To apply a criterion, you create a Boolean operation between the in statement and the select statement. This criterion is actually formulated using the where operator. The formula to use is: var SubListName = from ValueHolder in List where Condition select ValueHolder; In the new section, the where keyword is required. The Condition is formulated using one of the logical operators you are already familiar with from the C# language. It can be in the form of:
Remember that you must create the criterion as a Boolean operation. After applying the select statement, you can then use it as you see fit. Here is an example: private void Exercise_Load(object sender, EventArgs e) { var numbers = new List<int>(); numbers.Add(12); numbers.Add(45); numbers.Add(38); numbers.Add(5); numbers.Add(128); numbers.Add(525); numbers.Add(2448); numbers.Add(39); numbers.Add(632); numbers.Add(207); var number = from n in numbers where n == 525 select n; foreach (var member in number) lbxNumbers.Items.Add(member.ToString()); } This would produce:
Of course, the purpose of querying a list is to isolate one or more values. As such, you can create an expression that checks a value and applies some condition to it. For example, in this list of numbers, you may want to find out whether it contains one or more numbers that are divisible by 5. This operation can be carried by the % operator as in "number % 5"; but number % 5 is pure algebra, not Boolean. Therefore, you must add a condition to make it a valid Boolean expression. For example, you can find out if the number % 5 operation is equal to 0. Here is an example: private void Exercise_Load(object sender, EventArgs e) { var numbers = new List<int>(); numbers.Add(12); numbers.Add(45); numbers.Add(38); numbers.Add(5); numbers.Add(128); numbers.Add(525); numbers.Add(2448); numbers.Add(39); numbers.Add(632); numbers.Add(207); var number = from n in numbers where n % 5 == 0 select n; foreach (var member in number) lbxNumbers.Items.Add(member.ToString()); } This would produce:
To make the statement easier to read and less confusing, you should make it a habit to isolate the groups of statements in parentheses: private void Exercise_Load(object sender, EventArgs e) { var numbers = new List<int>(); numbers.Add(12); numbers.Add(45); numbers.Add(38); numbers.Add(5); numbers.Add(128); numbers.Add(525); numbers.Add(2448); numbers.Add(39); numbers.Add(632); numbers.Add(207); var number = from n in numbers where (n % 5) == 0 select n; foreach (var member in number) lbxNumbers.Items.Add(member.ToString()); } After applying a where condition, you can sort the list using an orderby operator. For example, to get a list of odd numbers arranged in numerical order, you would write the statement as follows: private void Exercise_Load(object sender, EventArgs e) { var numbers = new List<int>(); numbers.Add(12); numbers.Add(45); numbers.Add(38); numbers.Add(5); numbers.Add(128); numbers.Add(525); numbers.Add(2448); numbers.Add(39); numbers.Add(632); numbers.Add(207); var number = from n in numbers where n % 2 != 0 orderby n ascending select n; foreach (var member in number) lbxNumbers.Items.Add(member.ToString()); } This would produce:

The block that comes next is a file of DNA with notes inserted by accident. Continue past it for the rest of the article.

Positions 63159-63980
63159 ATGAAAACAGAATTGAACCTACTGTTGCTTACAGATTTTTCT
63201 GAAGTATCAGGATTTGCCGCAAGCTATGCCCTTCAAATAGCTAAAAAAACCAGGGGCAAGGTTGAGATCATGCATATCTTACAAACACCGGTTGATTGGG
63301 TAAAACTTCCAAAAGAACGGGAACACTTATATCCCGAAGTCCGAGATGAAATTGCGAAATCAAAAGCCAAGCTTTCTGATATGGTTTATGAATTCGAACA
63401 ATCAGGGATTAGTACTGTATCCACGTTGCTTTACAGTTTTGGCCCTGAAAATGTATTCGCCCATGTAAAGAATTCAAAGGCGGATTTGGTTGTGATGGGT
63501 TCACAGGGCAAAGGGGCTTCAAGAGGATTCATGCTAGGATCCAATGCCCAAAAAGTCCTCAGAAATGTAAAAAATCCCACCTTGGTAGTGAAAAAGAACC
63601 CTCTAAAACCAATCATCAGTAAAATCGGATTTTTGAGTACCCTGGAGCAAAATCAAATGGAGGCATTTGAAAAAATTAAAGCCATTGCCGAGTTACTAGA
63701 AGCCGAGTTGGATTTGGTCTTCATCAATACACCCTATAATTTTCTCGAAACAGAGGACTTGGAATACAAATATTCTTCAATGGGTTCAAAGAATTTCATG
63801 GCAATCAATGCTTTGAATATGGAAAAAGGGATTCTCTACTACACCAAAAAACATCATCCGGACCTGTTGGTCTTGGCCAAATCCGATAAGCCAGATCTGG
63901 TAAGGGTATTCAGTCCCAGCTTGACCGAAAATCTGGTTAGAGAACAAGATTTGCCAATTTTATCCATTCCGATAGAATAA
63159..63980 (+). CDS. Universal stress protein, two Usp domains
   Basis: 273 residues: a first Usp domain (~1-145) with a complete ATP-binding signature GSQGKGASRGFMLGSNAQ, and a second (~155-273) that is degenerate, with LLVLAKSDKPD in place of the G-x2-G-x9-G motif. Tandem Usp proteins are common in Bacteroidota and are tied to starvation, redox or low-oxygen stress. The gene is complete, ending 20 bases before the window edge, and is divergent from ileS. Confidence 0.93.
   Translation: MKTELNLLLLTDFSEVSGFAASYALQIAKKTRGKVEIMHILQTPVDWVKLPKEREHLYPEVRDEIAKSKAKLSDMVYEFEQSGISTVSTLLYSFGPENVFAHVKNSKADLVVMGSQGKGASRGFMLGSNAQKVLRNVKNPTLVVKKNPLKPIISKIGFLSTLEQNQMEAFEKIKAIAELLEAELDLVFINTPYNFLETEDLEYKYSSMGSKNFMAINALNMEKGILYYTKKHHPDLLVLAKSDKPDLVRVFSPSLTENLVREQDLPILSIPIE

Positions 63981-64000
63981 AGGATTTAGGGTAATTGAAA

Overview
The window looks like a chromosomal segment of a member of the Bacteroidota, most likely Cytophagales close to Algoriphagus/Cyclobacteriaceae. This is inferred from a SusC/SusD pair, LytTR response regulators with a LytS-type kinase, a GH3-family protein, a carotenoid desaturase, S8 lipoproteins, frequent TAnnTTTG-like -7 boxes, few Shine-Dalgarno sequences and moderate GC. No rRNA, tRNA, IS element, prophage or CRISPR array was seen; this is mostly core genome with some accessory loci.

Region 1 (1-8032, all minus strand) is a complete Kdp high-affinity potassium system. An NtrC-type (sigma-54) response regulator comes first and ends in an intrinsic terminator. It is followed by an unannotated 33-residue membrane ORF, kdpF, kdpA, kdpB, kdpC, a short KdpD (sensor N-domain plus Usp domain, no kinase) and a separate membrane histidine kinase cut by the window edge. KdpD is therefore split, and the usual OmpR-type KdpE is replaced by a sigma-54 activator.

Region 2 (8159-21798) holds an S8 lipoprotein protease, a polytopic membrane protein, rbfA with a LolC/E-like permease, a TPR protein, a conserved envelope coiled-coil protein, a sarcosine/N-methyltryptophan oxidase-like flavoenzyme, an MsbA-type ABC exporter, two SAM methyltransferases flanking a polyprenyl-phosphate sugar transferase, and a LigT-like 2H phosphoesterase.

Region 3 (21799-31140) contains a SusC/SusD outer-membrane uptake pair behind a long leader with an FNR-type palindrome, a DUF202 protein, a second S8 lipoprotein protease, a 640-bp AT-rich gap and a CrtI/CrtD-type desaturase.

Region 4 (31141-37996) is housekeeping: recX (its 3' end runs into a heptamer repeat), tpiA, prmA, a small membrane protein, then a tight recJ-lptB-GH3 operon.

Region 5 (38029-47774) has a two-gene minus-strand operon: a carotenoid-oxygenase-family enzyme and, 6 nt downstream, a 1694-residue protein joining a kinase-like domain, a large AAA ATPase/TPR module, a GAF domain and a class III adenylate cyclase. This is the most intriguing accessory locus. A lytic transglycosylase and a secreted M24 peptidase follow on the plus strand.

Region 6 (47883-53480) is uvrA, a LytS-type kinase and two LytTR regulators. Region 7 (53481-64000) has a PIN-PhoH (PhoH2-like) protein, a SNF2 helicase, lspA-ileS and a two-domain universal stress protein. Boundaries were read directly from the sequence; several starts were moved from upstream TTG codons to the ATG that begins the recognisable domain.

You can create a criterion that works perfectly but rather want its opposite. To get it, you can negate the expression. To do this, you use the ! operator of the C# language. To make the expression easy to read, you should include it in parentheses. That is, put the ! operator in the beginning of the logical expression followed by parentheses that include the actual logical expression. Here is an example: private void Exercise_Load(object sender, EventArgs e) { var numbers = new List This would produce:
In the same way, you can negate a where condition that involves any appropriate value.